When the first polar bases were built, the population who would winter-over were mainly male. But since women have been added to the list, sex has become another great pastime. It is rumoured that some guys take an ‘ice wife’ for the season and more often than not, there is bound to be a pregnant woman on the first flight out at the end of winter.

There is a strong sense of camaraderie between crew members. And there are jokes and traditions that are passed on from one winter to the next.  Like the ‘whiner bell’, for instance. This is a bell in the dining room which cooks ring when somebody complains about the food. When the bell rings, the dining room erupts in a banter of boo’s and hisses. 

People who stay behind for the winter, have to go through an array of physical and psychological tests. These tests are similar to tests taken by astronauts before they are allowed to travel to space. Pre-existing health conditions that could cause issues while living in isolation, like heart disease or diabetes would disqualify the applicant. 

Then there are psychological tests… The isolation and six months of no sunshine can cause something known as Seasonal Affective Disorder, or SAD, which is a form of depression. By the end of the season, everyone is somewhat affected by the elements, but having a pre-disposition to depression would prevent applicants from receiving the ‘all clear’.

Rodney Marks made it through the evaluations – it counted in his favour that he had already spent a winter in the Antarctic. His only health concern was a mild case of Tourette’s syndrome. His ticks came out as mild twitching or a deep sniff from time to time, but that was all. It was not enough to cause a concern, in fact, most people who knew Rodney was unaware of the fact that he had been diagnosed with Tourette’s. Rodney found alcohol masked his condition and he was known to be a heavy drinker.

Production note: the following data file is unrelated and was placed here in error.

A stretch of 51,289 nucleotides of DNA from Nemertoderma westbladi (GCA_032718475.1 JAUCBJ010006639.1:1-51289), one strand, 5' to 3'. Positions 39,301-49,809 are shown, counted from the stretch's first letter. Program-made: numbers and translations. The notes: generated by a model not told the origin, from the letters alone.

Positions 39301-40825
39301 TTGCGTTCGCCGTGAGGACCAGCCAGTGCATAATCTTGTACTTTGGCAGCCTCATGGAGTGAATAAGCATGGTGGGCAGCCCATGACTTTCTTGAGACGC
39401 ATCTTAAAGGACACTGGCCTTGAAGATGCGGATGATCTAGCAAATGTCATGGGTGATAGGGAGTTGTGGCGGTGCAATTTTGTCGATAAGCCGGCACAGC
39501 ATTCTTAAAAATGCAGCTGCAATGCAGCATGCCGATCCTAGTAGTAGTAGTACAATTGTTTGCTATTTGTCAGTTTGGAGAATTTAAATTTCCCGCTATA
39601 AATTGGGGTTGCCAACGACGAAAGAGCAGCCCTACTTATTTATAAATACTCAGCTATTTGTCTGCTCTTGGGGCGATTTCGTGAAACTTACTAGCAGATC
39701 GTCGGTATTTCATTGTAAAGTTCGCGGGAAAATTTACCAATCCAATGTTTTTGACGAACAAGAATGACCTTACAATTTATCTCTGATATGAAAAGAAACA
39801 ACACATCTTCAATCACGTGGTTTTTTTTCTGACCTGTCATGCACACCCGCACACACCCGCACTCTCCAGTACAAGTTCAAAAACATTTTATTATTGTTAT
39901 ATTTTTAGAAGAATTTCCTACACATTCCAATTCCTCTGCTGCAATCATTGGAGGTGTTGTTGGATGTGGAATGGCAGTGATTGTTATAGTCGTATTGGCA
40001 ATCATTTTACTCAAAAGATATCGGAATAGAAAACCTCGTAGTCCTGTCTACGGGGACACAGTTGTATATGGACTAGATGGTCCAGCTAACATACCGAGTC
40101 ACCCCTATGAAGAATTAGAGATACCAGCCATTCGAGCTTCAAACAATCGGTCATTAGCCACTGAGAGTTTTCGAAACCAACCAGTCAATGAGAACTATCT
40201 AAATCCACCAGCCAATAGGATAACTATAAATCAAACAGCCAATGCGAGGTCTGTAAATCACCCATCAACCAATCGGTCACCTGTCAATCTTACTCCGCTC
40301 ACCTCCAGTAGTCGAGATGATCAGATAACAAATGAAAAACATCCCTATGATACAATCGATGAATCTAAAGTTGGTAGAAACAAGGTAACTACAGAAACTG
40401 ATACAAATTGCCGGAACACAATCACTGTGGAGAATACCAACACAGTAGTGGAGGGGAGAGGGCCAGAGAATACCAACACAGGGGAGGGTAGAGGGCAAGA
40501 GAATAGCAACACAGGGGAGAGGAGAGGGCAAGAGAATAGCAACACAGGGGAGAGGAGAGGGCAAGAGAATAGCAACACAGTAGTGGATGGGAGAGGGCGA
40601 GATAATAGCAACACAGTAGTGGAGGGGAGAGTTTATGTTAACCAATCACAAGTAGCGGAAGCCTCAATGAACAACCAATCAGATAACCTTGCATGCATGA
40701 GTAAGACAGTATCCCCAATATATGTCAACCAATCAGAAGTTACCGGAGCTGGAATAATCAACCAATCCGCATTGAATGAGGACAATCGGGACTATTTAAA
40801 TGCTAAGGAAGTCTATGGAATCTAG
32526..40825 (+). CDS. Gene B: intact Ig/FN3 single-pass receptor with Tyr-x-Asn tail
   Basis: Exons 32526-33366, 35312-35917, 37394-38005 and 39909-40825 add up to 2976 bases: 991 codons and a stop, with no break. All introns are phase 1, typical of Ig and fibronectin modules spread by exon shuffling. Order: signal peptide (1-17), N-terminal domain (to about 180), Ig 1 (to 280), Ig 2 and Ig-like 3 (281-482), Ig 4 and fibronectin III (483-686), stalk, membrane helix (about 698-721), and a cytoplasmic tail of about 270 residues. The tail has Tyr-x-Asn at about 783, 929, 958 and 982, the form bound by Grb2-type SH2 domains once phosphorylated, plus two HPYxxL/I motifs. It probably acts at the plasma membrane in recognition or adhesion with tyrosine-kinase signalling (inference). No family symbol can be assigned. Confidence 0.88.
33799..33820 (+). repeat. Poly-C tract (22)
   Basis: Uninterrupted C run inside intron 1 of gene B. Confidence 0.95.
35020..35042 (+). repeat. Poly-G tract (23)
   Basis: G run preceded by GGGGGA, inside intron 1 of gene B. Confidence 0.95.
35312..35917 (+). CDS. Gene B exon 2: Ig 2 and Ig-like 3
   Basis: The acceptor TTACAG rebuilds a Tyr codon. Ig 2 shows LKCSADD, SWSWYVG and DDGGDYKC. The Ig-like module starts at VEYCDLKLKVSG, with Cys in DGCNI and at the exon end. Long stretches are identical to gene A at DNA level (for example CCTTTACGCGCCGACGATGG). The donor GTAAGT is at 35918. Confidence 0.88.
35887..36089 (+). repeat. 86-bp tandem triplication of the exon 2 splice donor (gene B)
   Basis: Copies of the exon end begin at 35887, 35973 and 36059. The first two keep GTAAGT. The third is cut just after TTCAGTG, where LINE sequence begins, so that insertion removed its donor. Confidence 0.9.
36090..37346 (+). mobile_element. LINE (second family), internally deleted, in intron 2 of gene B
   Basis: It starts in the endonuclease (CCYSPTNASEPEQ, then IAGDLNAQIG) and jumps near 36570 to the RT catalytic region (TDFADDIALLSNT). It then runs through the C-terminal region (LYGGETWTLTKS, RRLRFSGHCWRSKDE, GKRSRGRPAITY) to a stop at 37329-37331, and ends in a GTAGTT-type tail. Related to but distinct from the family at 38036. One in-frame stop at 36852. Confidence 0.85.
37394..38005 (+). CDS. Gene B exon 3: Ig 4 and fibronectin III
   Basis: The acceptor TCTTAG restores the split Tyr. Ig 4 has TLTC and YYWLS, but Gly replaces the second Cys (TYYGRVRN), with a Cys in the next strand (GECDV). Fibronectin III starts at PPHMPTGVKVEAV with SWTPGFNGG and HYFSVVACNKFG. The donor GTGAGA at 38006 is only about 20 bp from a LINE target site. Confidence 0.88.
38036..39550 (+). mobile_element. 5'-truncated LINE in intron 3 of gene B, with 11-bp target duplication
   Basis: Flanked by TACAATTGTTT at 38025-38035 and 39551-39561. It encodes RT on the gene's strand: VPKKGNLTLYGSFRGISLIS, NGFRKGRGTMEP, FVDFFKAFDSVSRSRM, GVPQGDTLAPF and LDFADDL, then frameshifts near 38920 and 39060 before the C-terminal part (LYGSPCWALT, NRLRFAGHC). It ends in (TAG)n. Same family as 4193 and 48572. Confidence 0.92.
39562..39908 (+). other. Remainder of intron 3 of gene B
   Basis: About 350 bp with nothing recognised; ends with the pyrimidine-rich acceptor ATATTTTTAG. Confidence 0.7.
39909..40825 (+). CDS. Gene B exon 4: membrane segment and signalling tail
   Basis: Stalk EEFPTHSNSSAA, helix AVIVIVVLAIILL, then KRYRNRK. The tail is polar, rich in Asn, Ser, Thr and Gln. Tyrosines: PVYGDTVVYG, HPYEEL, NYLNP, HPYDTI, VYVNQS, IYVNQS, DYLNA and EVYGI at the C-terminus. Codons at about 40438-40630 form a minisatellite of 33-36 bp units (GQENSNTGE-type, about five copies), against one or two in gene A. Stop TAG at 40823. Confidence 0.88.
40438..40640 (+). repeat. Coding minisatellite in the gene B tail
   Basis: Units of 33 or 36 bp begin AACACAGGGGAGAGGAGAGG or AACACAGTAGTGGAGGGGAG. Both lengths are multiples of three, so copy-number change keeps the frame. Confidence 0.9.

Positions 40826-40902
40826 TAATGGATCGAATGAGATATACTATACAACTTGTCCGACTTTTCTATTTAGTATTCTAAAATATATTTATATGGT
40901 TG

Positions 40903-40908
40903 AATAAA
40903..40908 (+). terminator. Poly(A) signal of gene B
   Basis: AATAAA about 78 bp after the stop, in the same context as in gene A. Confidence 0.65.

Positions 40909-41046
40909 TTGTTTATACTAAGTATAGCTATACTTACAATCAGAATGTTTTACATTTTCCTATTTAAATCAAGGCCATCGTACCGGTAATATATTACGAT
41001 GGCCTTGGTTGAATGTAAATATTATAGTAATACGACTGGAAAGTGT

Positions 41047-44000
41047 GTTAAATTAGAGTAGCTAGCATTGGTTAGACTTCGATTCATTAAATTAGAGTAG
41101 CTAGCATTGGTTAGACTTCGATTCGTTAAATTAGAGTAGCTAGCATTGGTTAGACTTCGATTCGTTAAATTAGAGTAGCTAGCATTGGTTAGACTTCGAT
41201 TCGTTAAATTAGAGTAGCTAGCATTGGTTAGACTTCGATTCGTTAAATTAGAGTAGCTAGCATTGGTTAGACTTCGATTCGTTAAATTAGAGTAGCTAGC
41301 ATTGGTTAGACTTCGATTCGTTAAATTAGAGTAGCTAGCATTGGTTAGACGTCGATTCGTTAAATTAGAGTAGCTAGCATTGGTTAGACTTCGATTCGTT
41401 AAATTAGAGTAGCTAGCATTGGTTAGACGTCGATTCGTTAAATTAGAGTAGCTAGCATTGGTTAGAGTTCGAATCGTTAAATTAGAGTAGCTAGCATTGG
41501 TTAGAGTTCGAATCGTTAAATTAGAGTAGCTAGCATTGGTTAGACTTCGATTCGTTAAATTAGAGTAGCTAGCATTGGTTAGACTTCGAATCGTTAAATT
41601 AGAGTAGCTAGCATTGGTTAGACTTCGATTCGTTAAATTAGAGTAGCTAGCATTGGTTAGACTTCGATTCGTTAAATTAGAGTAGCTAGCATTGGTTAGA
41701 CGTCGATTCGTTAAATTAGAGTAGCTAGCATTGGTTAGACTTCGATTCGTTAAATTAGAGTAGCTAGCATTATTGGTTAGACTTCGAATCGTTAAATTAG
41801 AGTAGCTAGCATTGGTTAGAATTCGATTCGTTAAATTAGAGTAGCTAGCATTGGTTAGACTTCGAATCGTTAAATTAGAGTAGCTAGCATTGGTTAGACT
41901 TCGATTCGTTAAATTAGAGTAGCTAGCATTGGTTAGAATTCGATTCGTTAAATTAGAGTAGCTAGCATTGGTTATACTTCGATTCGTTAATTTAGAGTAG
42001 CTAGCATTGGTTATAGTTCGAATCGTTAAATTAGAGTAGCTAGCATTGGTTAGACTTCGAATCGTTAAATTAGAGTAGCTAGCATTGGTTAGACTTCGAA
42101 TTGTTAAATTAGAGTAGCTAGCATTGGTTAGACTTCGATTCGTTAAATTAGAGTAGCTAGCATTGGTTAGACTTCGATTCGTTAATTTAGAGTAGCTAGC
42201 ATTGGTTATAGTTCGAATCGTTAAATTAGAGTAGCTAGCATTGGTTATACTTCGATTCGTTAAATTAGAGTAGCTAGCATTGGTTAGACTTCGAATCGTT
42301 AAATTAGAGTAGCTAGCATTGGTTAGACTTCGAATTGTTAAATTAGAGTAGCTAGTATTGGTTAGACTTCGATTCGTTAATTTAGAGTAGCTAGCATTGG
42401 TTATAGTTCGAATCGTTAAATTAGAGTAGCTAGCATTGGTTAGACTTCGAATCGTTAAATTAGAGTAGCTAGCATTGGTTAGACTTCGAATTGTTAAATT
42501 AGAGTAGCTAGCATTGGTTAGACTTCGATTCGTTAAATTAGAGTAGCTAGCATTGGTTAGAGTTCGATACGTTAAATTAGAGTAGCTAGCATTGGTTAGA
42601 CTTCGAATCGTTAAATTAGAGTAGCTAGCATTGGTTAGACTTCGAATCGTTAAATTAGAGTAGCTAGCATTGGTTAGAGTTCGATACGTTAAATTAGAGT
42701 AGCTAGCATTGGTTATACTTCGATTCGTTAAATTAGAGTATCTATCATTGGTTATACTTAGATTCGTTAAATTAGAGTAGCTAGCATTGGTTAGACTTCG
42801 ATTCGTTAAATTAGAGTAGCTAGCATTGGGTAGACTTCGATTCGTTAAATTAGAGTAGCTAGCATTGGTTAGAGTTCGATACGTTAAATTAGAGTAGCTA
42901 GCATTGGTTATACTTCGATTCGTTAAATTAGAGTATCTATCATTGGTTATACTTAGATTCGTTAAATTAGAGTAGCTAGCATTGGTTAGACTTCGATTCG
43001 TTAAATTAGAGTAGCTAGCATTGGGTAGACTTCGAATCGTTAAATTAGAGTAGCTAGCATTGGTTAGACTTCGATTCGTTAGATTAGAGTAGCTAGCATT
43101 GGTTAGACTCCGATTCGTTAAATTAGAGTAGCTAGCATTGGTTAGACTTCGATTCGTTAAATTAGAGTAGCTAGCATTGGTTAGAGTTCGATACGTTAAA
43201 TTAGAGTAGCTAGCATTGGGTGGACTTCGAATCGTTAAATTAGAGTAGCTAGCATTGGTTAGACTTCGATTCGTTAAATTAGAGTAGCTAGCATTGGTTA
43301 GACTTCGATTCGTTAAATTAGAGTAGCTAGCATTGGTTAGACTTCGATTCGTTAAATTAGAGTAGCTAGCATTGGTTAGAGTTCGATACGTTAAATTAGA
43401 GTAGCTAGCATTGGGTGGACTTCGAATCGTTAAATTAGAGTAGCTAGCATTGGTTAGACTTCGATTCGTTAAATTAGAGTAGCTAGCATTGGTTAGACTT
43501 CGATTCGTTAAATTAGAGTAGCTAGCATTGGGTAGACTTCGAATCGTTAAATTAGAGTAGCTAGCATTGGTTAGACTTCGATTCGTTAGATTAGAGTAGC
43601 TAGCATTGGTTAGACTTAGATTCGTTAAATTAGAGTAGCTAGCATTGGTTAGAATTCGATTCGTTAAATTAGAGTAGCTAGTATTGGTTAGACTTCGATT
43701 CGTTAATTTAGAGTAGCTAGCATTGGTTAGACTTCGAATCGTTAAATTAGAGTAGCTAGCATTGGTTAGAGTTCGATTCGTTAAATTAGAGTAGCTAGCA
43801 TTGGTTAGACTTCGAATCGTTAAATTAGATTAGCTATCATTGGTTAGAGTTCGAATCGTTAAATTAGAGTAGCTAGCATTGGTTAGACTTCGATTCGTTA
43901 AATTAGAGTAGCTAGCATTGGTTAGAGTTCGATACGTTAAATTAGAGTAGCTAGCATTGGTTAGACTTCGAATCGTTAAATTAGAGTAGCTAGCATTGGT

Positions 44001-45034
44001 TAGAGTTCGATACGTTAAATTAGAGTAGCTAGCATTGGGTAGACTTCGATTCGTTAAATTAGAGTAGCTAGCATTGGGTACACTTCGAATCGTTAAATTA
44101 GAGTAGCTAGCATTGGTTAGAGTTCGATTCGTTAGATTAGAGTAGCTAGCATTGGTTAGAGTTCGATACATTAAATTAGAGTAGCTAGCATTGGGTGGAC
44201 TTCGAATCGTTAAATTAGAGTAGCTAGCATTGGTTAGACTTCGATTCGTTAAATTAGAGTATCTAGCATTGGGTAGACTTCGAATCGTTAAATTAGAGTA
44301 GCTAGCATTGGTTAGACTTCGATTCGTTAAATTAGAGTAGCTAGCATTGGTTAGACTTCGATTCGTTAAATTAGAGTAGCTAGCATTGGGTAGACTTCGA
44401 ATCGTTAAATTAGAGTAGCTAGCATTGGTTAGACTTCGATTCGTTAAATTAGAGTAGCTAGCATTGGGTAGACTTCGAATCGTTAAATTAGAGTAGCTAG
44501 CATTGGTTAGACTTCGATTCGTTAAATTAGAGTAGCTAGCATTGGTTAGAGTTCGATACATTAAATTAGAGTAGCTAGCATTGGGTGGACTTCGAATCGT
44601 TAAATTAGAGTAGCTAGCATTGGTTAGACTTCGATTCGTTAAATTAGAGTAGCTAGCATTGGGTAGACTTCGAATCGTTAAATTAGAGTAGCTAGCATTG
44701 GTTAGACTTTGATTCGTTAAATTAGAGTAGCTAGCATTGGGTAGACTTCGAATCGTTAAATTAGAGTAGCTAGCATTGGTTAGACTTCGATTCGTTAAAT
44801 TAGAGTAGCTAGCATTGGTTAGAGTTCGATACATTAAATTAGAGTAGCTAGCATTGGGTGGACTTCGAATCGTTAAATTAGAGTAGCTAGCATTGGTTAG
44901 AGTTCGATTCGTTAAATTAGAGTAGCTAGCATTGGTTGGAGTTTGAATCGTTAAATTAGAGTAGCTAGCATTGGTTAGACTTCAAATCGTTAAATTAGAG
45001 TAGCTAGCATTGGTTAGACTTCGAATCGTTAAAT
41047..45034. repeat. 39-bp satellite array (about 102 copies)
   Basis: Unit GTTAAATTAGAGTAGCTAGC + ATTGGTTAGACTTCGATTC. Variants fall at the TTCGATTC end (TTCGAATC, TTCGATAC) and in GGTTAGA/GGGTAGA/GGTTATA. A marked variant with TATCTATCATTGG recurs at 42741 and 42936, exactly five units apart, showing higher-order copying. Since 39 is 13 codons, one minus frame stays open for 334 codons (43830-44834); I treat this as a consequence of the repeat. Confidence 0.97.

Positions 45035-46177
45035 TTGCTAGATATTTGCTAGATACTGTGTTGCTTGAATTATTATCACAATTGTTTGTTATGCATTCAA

Like so many explorers, adventurers and scientists before him, Rodney touched down at the US research base, McMurdo Station, the only place resembling a town in Antarctica. Some people have commented on the fact that McMurdo reminds them of a small town in arctic Alaska. It is an eight-hour flight from New Zealand and serves as the gateway to the rest of the continent.

The Amundsen-Scott research station is located a thousand miles inland from McMurdo, making it the most isolated place on earth. It was named after the first two explorers to reach the South Pole in 1911 and 1912 respectively.

Rodney’s room for the summer and winter was in a place called ‘The Dome’. Inside the 18,000 square foot (or 1670 square metre) geodesic structure were three, two-story buildings that were the living quarters for everybody on the base.

As winter was closing in, Rodney fell in love with maintenance specialist, Sonja Wolter. Her contract ran out at the end of summer, but they realised that their relationship was something that they had wanted to explore. Sonja applied for a winter position. Her application was approved a week before she was supposed to leave.

Rodney and Sonja were more or less the same age and she played the bass with Rodney in the Station’s band, Fannypack and the Big Nancy Boys. Rodney dyed his hair purple and Sonja died hers green. They were energetic and fun to be around. Their co-workers all felt that this was more than just a romance of convenience, by all accounts Rodney and Sonja were a perfect match.